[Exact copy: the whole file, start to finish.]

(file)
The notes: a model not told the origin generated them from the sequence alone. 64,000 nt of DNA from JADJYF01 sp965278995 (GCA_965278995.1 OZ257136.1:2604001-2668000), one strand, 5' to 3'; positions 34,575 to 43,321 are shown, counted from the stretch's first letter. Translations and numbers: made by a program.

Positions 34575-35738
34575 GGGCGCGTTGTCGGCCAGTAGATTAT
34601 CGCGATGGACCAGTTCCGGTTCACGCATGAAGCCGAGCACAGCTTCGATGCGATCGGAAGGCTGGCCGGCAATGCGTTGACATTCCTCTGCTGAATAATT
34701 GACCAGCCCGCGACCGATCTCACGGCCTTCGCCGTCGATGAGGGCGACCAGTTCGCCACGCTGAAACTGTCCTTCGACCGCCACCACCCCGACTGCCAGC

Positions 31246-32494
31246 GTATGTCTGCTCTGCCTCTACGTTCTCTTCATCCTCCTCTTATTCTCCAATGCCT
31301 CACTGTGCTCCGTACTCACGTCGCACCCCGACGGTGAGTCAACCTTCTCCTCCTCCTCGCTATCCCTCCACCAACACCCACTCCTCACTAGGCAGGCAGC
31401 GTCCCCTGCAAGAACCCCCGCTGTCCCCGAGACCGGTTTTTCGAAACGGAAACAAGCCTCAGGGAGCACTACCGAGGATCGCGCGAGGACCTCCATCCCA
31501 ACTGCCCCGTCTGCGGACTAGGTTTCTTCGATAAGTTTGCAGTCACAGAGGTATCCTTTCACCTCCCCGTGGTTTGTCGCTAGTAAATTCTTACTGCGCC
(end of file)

The notes: a model not told the origin generated them from the sequence alone. 64,000 nt of DNA from JADJYF01 sp965278995 (GCA_965278995.1 OZ257136.1:2604001-2668000), one strand, 5' to 3'; positions 34,575 to 43,321 are shown, counted from the stretch's first letter. Translations and numbers: made by a program.

Positions 34575-35738
34575 GGGCGCGTTGTCGGCCAGTAGATTAT
34601 CGCGATGGACCAGTTCCGGTTCACGCATGAAGCCGAGCACAGCTTCGATGCGATCGGAAGGCTGGCCGGCAATGCGTTGACATTCCTCTGCTGAATAATT
34701 GACCAGCCCGCGACCGATCTCACGGCCTTCGCCGTCGATGAGGGCGACCAGTTCGCCACGCTGAAACTGTCCTTCGACCGCCACCACCCCGACTGCCAGC

Positions 31246-32494
31246 GTATGTCTGCTCTGCCTCTACGTTCTCTTCATCCTCCTCTTATTCTCCAATGCCT
31301 CACTGTGCTCCGTACTCACGTCGCACCCCGACGGTGAGTCAACCTTCTCCTCCTCCTCGCTATCCCTCCACCAACACCCACTCCTCACTAGGCAGGCAGC
31401 GTCCCCTGCAAGAACCCCCGCTGTCCCCGAGACCGGTTTTTCGAAACGGAAACAAGCCTCAGGGAGCACTACCGAGGATCGCGCGAGGACCTCCATCCCA
31501 ACTGCCCCGTCTGCGGACTAGGTTTCTTCGATAAGTTTGCAGTCACAGAGGTATCCTTTCACCTCCCCGTGGTTTGTCGCTAGTAAATTCTTACTGCGCC